as far as I could see from the picture in the Spares Co catalogue the "new" ESA design was a mere correction for fighting the chipping edges due to poor matching faces. This is absolutely useless to achieve a real shock absorbing effect. There is not the least progressive action in it so it will slam onto its end faces as it did for decades - with consecutive damage to the dynamo gears and breaking triplex chains like before. Someone in the Spares Co asked for drawings of my BMW inspired mod for the Vincent engine. I believe that was only a faint reaction instead of just remaining silent about that matter. How can I supply a drawing of a three dimensional shape - that I did not even have for my own machining ?? I offered to explain the thinking and method about manufacturing the assembly -one side is simple to do, the corresponding part needs an electrical dividing head and CNC for economic machining. I could send my alu test set for getting an idea about my logic - no reaction so far.
Just because being ever so curious I made up a slip clutch hub for the dynamo sprocket for discussions and maybe some would like to copy that when running the old ESA and heavy dynamos from the triplex chain. I will post some photos next days.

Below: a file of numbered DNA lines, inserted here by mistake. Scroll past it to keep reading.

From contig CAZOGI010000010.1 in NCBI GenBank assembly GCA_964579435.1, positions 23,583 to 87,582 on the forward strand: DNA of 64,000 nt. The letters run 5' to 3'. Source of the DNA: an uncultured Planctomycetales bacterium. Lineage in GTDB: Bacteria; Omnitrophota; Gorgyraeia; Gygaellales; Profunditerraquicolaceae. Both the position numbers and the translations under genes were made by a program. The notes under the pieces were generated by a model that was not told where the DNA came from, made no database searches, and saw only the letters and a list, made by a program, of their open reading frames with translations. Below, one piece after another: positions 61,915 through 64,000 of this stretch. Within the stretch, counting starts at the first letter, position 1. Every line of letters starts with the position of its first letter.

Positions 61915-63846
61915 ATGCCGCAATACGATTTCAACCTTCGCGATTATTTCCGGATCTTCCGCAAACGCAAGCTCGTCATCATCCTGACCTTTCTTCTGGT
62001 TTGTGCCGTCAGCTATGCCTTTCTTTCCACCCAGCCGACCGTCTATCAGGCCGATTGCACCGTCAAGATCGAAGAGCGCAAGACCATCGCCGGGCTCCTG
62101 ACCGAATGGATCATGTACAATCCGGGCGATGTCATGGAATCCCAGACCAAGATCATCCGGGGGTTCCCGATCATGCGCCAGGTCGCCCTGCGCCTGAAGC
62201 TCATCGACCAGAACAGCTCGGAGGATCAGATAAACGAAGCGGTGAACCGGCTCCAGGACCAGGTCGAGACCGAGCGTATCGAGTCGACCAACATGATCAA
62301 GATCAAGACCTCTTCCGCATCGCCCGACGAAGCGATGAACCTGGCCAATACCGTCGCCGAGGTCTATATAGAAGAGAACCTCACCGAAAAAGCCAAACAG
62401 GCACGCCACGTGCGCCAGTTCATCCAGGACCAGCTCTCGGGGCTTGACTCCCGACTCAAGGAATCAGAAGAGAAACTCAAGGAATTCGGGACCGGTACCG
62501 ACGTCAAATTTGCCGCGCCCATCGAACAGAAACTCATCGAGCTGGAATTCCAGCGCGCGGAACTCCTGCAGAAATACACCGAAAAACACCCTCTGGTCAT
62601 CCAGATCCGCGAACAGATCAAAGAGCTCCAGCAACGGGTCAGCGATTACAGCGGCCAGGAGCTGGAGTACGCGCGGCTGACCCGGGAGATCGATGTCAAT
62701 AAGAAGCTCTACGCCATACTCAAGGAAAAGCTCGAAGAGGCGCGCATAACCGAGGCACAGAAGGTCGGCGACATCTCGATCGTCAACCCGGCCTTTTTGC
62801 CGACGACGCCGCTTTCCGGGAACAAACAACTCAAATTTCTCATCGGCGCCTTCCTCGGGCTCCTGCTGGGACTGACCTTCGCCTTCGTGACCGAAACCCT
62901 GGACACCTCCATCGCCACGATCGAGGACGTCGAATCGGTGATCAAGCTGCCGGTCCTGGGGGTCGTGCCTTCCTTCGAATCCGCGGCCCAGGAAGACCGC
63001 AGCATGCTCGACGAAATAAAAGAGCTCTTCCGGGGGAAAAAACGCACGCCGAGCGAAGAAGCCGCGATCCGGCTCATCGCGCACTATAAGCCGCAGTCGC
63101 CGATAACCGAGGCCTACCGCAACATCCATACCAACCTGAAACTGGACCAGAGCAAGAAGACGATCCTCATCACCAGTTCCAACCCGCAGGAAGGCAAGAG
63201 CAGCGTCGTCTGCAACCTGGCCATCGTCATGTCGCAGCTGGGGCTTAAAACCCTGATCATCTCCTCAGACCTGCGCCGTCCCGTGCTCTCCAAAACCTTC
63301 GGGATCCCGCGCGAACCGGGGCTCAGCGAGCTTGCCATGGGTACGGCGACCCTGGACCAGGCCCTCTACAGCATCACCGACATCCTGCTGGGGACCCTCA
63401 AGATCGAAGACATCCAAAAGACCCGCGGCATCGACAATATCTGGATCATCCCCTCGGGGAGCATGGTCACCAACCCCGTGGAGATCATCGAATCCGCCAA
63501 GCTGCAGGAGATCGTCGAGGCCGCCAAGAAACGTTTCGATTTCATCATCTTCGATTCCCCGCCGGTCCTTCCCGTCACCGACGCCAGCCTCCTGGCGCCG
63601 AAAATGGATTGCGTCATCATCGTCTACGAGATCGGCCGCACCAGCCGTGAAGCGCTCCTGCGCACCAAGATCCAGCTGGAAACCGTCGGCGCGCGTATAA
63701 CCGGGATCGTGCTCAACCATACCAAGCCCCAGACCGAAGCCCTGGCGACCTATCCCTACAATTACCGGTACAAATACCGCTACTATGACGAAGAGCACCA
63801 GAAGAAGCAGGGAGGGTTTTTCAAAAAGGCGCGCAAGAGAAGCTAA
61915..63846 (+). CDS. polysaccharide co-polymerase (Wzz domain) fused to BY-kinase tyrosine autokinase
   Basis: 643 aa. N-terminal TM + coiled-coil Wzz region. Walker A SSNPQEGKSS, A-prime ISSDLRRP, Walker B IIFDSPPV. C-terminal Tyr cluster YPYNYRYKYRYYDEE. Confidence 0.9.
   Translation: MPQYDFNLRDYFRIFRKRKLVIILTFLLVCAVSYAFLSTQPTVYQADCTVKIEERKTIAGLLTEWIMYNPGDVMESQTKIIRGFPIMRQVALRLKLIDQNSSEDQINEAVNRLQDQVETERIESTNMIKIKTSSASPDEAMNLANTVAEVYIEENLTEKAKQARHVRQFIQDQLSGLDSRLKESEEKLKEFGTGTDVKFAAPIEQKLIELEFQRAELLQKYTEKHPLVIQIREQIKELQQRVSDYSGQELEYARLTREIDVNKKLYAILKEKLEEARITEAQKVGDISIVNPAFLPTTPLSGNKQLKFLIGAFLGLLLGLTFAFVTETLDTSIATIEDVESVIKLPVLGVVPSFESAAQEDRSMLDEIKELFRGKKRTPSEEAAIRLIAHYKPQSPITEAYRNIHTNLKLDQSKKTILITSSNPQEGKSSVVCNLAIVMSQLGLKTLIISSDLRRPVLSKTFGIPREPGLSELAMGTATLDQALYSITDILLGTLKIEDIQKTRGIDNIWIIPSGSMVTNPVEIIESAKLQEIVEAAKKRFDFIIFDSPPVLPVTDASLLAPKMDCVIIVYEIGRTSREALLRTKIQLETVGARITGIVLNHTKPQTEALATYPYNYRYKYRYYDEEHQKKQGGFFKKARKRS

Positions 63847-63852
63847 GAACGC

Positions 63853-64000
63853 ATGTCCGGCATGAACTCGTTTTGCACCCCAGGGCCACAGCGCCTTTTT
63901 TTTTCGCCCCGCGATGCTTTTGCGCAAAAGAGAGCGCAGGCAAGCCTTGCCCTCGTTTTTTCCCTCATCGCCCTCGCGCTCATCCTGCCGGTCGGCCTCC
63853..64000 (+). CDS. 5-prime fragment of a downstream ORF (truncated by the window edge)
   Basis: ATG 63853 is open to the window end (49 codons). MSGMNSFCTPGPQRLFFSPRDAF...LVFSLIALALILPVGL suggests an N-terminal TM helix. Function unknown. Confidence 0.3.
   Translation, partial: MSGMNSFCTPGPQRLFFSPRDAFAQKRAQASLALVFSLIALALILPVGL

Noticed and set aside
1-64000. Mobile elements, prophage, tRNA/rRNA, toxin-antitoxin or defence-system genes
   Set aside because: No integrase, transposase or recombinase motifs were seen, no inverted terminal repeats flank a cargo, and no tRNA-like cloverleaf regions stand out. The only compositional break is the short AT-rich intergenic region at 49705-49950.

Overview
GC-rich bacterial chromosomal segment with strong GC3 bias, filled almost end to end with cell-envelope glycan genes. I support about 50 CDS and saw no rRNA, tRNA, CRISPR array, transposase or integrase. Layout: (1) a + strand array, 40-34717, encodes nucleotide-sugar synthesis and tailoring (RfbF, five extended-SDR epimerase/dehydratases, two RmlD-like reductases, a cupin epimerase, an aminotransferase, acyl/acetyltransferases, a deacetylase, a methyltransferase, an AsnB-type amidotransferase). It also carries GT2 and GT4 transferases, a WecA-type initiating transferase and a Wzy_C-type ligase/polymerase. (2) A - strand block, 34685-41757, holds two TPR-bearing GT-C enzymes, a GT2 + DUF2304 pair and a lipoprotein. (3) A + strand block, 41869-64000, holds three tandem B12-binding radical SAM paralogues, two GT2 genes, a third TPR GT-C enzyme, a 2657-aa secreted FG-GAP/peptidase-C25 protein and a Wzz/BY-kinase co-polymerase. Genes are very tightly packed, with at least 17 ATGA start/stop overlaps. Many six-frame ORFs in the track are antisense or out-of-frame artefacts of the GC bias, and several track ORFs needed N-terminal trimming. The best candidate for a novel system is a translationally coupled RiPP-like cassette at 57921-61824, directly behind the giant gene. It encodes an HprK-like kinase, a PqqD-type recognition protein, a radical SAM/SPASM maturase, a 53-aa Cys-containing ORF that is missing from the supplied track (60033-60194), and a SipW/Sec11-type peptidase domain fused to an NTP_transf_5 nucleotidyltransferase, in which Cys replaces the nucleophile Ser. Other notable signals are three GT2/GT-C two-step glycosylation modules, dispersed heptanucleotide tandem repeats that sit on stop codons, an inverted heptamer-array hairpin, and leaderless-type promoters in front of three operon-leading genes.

Vic
 

timetraveller

Well Known and Active Website User
VOC Member
When Vic first started writing about the BMW design of shock absorber I plotted a.graph on here of the way that design moves in and out with rotation of the two main parts. If the restorative force is being applied by a spring(s) used over its linear range then the shape of that graph also illustrates the way in which the force changes. I am away from home at the moment so cannot bring up that graph just now. My memory is that the shapes of the two parts of the cams means that the force rises more rapidly than linearly. Without access to the bits I need I cannot be sure, but I think that the Vincent design is intended to produce a linearly increasing force. Now why would one be better than the other?
I have written before that John Emmanuel, using a stroboscope, found that the standard Vincent design went easily from a peak to peak configuration depending upon whether the system was in drive or over running mode. Not enough spring force? I have also written about Dick Sherwins experience with flitting the stronger Australian ESA to his oversized twin and sidecar. With this he found that there was almost no movement of one part of the cam and the other as witnessed by the wear marks on the cam faces. Removing a few of the springs solved that problem.